This process of dynamic price adjustments and sequential overexploitation of wild sea cucumber stocks in one fishery after another comprises the phenomenon of serial depletion. Importantly, if a particular fishery decides to adopt conservation and management measures to curb local overexploitation, its restrictions on supply to the Destination Market would only perpetuate the price signals from that market, thereby encouraging yet other fisheries to enter and begin exporting. Note that a careful management of a local fishery that leads to the realization of resource rents, such as through a system of taxes or transferable quotas or property right allocations in that local fishery, still could be economically very beneficial to the local fishery’s managers (e.g., the government or a cooperative) or to its regulated participants.
We used sea cucumber catch and value data for global sea cucumber fisheries from the Sea Around Us Project (SAUP) (Pauly and Zeller 2015). The taxonomic groups available in the SAUP query platform that we considered were Holothuria atra (lollyfish), Holothira edulis (pinkfish), Holothuriidae (fleshy sea cucumbers), and Holothuroidea (sea cucumbers). Additionally, we obtained records of catch and value for all exploited sea cucumbers combined that were fished in the U.S. west coast states, Washington and California, from the Pacific Fisheries Information Network (PacFIN 2017), and for the state of Maine from the Maine Department of Natural Resources (DMR 2017). All catch types (i.e., reported and unreported) and end uses were combined so that a single data point for each country/area per year was considered in our analysis. All catch data were reported in metric tons (MT). Value of catch data was reported as ex-vessel price, or the price fetched by a fisheries product at its first point of sale. The SAUP value data were reported in 2010 U.S. dollars; value data from other sources were converted to 2010 U.S. dollars using the U.S. Consumer Price Index (BLS 2017). Our investigation considered only fisheries that reported catches of more than 250 MT for more than one year, following inclusion criteria adopted by Anderson et al. (2010).
The SAUP data provided an advantage over raw landings data from sources such as the UN Food and Agriculture Organization because they included both officially reported catch and reconstructed estimates of unreported catch, thus giving a plausibly more accurate estimate of the true amount of sea cucumber resource exploitation (Pauly and Zeller 2015). The data we obtained from the Pacific Fisheries Information Network and the Maine Department of Natural Resources did not include estimates of unreported catch, and so provided a less detailed estimate of actual sea cucumber exploitation for those areas.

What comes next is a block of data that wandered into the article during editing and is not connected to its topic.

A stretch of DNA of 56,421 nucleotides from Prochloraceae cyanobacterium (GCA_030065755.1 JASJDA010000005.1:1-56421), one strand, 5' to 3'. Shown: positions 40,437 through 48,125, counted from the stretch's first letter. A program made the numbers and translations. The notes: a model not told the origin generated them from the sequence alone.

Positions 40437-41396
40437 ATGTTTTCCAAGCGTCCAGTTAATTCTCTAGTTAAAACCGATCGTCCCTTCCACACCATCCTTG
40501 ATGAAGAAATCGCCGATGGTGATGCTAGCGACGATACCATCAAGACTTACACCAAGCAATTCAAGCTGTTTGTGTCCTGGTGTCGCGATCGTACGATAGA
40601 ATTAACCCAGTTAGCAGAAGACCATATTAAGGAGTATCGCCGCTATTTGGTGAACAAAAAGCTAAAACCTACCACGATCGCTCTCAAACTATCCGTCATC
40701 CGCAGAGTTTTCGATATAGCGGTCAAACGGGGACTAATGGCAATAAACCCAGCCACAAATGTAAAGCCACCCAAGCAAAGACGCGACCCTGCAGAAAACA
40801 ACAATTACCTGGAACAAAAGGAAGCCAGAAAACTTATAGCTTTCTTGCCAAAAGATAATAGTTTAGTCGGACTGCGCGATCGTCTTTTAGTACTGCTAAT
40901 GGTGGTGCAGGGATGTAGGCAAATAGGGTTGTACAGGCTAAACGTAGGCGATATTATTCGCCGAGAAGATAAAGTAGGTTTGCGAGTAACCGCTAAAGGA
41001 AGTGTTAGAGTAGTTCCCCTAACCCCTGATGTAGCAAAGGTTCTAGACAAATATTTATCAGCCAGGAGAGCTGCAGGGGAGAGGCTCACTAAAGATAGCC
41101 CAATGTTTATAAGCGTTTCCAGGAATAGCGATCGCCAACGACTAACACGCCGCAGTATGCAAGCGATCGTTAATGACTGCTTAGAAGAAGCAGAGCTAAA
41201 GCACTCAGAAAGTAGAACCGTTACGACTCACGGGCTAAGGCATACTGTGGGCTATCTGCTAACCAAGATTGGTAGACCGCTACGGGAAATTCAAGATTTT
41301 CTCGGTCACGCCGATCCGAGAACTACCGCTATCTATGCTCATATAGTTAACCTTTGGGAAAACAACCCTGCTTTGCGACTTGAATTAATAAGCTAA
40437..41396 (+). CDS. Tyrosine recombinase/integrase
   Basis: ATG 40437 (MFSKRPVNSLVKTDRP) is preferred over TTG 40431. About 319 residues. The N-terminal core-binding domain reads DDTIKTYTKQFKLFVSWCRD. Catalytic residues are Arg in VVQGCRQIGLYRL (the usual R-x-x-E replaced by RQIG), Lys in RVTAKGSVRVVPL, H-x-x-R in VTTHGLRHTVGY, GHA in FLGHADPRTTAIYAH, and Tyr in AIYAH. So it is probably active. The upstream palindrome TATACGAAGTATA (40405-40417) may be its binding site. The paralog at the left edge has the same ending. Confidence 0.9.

To visualize the extent and progression of the serial exploitation of sea cucumbers, we used data on fishery start dates from Anderson et al. (2010) and SAUP (Pauly and Zeller 2015). Start dates from the Anderson et al. (2010) source were adjusted to be at the point where each fishery reached 10% of its peak catch, but the start dates for additional countries from the SAUP source were unadjusted, referencing the first year in which catch was reported from that country/area. Start dates were then mapped in RStudio using Natural Earth vector map data (https://www.naturalearthdata.com/) and the ggmap package of Kahle and Wickham (2013).
We developed two measures of serial exploitation. First, we considered simply the number of countries and areas that reported sea cucumber catch in a given year. With this measure, smaller numbers would indicate relatively less serial exploitation, while larger numbers would indicate relatively more. The second measure incorporated a spatial component. We considered the distance of fisheries participating in the global sea cucumber fishery from the most influential import market, Hong Kong, by calculating the mean great circle distance to Hong Kong from the most populous city in each country or area that reported catch in a given year. This second measure of serial exploitation was inspired by the methods of Anderson et al. (2010).
Our measures of serial exploitation are rudimentary and reflect neither the true complexities involved with harvesting, processing, and transporting sea cucumbers nor the interaction between local customs and global trends. The first measure of serial exploitation is subject to error due to the data-poor nature of many sea cucumber fisheries, and to differences in fisheries landings reporting around the world. Additionally, it does not incorporate countries/areas that may have once contributed to the global sea cucumber supply but whose resources are now recovered. The second measure is also subject to error because it is quite possible that the most populous city in each area is not a city through which most sea cucumber resources pass. These measures also ignore other dimensions of serial exploitation such as size and species. Even with these drawbacks, we considered these data to comprise the best available informative measures of the serial depletion phenomenon.